The researchers followed up with a second experiment that repeated the first, with just one alteration: They told the participants that they might get the same blindfold twice, negating any expectations. In this case, about 50 percent of the participants reported seeing something in both trials.
Though half of the participants said they saw something during the experiments, Tadin thinks the actual number may be more than that. "Afterwards when we debriefed them, we had a number of people who said they saw something but thought they were just imagining it," he said.
A Blending of the Senses
Tadin and his team suspected that this odd sight-without-light is the result of a kind of blending of the senses (kinesthetic and visual), where the actions of the body are somehow affecting how people perceived vision. "We realized that's essentially what synesthesia is," Tadin said. Synesthetes, or people with synesthesia, may taste numbers, smell words or hear colors, among other things.
So the team decided to repeat their first experiment with a group of grapheme-color synesthetes — people who always associate letters and numbers with specific colors. The results were off the charts.
All nine of the synesthetes experienced visual perceptions in both trials, even though they were led to believe they wouldn't see anything in the second trial. What's more, the images the synesthetes saw were more defined than the images the non-synesthetes saw: Instead of perceiving a faint shadow, they described seeing something akin to an inverted pendulum, and some even said they saw fingers.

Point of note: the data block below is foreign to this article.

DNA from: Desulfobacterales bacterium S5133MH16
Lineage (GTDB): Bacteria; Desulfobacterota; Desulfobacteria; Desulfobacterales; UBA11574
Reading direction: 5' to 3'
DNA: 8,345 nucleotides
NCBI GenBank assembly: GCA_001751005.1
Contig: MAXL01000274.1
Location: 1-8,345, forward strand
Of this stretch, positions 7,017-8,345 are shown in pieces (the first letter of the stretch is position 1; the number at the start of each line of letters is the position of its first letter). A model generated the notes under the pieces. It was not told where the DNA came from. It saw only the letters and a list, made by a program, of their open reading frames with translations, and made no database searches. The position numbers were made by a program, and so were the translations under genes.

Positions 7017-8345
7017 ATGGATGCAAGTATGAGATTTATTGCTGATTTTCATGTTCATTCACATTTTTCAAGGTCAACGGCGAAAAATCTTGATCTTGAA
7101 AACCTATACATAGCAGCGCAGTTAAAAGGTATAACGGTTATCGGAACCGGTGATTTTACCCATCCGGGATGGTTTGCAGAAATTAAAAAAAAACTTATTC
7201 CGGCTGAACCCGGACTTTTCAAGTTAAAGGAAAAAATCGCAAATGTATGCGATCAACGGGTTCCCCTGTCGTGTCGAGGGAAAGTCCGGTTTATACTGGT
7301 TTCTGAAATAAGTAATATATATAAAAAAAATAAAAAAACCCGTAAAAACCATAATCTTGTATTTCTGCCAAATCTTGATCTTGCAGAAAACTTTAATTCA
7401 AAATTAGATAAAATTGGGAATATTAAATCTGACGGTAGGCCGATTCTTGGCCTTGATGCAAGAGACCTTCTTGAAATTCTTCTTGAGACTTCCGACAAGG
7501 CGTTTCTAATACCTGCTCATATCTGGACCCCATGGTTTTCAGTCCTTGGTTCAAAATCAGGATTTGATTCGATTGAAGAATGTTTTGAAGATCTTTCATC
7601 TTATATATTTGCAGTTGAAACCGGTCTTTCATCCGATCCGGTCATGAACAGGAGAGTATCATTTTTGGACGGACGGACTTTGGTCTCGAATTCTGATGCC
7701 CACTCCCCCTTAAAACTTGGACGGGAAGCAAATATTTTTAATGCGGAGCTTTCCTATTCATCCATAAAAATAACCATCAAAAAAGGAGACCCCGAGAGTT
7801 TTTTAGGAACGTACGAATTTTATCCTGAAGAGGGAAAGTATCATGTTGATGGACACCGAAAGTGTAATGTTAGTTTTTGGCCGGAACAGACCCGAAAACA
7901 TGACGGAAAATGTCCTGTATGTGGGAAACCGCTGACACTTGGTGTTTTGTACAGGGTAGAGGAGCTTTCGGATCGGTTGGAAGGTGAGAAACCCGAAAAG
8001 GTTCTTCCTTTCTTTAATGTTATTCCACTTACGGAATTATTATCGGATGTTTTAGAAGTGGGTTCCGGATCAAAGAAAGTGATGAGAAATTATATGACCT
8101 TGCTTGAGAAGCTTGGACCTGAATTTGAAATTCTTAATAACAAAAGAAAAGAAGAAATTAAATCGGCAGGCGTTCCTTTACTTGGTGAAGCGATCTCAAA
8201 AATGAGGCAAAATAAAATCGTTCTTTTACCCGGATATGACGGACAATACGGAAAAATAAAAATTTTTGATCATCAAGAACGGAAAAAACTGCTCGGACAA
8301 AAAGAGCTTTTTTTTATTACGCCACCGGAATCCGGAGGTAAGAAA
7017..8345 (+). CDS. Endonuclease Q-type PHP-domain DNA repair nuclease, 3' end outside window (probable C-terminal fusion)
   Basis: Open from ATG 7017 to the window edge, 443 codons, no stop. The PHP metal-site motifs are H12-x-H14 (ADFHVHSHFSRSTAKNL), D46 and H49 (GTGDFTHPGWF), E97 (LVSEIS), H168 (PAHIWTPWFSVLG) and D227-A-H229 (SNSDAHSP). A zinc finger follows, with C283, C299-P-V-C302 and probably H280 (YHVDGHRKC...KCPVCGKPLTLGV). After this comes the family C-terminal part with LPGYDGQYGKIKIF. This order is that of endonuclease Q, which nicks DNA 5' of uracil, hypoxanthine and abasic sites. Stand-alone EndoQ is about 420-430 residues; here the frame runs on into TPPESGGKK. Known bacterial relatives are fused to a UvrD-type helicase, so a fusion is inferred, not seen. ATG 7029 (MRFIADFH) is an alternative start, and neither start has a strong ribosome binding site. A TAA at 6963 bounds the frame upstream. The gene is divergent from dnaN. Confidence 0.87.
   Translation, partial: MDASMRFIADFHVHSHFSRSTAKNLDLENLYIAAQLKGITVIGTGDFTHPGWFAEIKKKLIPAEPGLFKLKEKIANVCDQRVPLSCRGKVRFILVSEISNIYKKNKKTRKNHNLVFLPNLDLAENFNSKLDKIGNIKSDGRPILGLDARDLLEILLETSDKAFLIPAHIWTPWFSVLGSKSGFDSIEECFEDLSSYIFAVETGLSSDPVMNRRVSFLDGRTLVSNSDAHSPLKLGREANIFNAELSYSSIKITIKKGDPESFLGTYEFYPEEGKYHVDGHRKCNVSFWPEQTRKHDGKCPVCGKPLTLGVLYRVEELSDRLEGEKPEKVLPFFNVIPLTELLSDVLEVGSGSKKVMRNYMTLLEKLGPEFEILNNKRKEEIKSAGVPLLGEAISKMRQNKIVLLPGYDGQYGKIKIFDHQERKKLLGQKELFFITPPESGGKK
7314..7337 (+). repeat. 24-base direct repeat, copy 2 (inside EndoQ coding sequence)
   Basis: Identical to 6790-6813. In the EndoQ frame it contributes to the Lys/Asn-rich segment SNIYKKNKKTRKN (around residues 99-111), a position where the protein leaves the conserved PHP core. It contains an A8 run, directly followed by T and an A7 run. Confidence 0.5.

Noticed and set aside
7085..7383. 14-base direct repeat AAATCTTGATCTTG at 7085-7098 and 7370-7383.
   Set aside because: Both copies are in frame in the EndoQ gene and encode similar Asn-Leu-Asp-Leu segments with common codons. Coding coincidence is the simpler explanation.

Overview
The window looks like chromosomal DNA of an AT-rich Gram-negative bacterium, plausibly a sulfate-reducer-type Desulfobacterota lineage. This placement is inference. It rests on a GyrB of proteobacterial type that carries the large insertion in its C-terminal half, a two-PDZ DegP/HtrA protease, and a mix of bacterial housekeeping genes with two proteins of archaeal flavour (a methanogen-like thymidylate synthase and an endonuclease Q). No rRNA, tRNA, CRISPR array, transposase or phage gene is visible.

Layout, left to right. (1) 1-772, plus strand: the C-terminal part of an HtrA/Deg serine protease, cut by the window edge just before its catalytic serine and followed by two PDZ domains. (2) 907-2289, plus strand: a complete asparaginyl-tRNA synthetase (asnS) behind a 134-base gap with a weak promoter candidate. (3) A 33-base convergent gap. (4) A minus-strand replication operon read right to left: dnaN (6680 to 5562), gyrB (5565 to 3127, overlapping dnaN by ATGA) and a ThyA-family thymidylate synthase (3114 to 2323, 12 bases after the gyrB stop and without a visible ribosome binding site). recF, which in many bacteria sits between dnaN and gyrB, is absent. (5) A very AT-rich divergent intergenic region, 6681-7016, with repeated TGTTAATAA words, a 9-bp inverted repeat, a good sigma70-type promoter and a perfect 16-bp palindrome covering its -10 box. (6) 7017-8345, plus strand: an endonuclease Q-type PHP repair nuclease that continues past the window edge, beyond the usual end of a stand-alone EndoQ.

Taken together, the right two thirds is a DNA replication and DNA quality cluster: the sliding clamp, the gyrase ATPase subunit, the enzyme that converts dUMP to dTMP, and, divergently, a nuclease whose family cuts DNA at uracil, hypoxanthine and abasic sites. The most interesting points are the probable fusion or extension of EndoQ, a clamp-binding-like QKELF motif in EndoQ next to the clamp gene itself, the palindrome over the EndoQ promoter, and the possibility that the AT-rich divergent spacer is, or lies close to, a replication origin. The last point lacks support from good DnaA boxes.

The team then performed eye-tracking experiments on synesthetes and non-synesthetes. Research has shown that you can only have smooth eye movements from side to side if you are tracking an object — if you're not locked on to an object, your eye movements will be jerky. This is actually why physicians instruct patients to follow their finger, Tadin explained.
"If a patient shows nice eye movement, then the visual system is working correctly," Tadin said. "If there's jerky eye movement, then there may be neurological problems."
Tadin and his colleagues put the participants in a totally dark room and fitted them with eye tracking cameras that use infrared light. They had the participants wave one of their hands in front of their faces again, and told them to try to track their hands as best they could. The participants who reported being able to see motion had eye movements that were over twice as smooth as those who couldn't see any motion. Unsurprisingly, the synesthetes did far better than the non-synesthetes
"We had one synesthete who gave us perfectly smooth movement in darkness," Tadin said.
Importantly, the participants could only see their own hands. In both the blindfold and eye-tracking experiments, the participants couldn't see the movement of another person's hand.
The research suggests that our sensory systems really work together to create our perceptions. The visual system appears to take input from your movements to "predict" what you're about to see, Tadin said, adding that this ability may function to improve hand-eye coordination.
It's not clear why some people could not "see" their hands in the dark. "There's clearly something different in the brains of these people," Tadin said. "You can speculate that maybe they have poorer hand-eye coordination."
The researchers are now looking to do a similar study using older adults, hypothesizing that they would do worse on the tasks because your hand-eye coordination decreases as you age (you have less connectivity between your senses). They also want to conduct experiments in the light to try to understand how the brain creates this crosstalk between the senses.
"The idea is to see how this works in natural vision, because most of us don't walk around with a blindfold on," Tadin said. " How does the brain combine the action sense with the visual sense?"
Check out the study in the journal Psychological Science.
Top image via J. Adam Fenster / University of Rochester. Videos via Kevin Dieter & University of Rochester.